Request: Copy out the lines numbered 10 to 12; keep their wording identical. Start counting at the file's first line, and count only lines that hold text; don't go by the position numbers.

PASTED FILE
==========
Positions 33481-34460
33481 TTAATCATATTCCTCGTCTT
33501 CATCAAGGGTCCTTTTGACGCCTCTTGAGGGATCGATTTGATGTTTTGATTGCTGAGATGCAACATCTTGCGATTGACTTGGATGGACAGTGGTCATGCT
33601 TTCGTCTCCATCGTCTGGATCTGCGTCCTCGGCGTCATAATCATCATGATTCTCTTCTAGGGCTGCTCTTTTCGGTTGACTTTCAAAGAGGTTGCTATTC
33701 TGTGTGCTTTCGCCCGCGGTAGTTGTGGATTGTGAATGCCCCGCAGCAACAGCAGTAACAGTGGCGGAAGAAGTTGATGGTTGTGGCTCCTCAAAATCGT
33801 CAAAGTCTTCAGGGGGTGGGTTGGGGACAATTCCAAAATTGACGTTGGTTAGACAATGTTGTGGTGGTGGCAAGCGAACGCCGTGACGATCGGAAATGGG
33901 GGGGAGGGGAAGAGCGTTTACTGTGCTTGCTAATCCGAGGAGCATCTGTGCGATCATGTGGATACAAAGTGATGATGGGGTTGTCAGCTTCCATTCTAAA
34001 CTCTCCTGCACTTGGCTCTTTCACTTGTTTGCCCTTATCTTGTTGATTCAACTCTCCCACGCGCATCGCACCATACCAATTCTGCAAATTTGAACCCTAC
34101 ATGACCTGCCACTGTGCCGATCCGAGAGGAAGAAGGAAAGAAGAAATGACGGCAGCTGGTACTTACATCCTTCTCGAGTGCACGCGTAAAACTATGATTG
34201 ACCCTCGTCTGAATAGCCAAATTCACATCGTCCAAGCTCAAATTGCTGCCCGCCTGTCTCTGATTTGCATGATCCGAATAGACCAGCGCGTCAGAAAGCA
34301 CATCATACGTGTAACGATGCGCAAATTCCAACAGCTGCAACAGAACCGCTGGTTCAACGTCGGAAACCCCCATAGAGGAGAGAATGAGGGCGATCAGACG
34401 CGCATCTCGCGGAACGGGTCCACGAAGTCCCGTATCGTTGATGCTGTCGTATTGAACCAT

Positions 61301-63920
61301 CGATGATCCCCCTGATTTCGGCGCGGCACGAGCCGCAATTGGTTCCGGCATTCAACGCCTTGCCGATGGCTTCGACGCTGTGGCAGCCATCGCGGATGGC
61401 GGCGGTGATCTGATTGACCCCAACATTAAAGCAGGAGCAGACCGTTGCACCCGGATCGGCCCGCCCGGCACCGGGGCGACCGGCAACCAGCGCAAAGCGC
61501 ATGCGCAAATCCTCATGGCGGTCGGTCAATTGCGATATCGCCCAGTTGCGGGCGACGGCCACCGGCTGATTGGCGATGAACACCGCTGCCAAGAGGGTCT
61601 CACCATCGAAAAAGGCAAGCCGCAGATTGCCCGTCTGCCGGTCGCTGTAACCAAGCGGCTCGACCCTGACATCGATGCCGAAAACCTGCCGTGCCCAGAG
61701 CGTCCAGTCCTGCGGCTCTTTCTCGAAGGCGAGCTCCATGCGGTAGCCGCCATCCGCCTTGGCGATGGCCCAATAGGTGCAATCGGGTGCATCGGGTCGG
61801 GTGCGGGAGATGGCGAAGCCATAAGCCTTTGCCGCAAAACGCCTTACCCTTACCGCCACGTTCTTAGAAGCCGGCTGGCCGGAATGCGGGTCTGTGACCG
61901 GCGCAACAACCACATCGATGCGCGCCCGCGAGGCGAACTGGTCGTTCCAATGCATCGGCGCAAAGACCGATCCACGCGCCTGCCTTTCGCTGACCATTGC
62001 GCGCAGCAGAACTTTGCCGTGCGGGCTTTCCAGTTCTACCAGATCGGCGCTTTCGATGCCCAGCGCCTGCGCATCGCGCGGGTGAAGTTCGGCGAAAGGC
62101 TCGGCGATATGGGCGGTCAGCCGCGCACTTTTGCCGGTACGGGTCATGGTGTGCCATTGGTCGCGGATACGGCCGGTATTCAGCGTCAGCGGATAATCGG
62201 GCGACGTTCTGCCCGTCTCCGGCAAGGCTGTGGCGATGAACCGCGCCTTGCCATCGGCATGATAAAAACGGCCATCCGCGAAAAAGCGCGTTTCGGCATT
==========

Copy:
34201 ACCCTCGTCTGAATAGCCAAATTCACATCGTCCAAGCTCAAATTGCTGCCCGCCTGTCTCTGATTTGCATGATCCGAATAGACCAGCGCGTCAGAAAGCA
34301 CATCATACGTGTAACGATGCGCAAATTCCAACAGCTGCAACAGAACCGCTGGTTCAACGTCGGAAACCCCCATAGAGGAGAGAATGAGGGCGATCAGACG
34401 CGCATCTCGCGGAACGGGTCCACGAAGTCCCGTATCGTTGATGCTGTCGTATTGAACCAT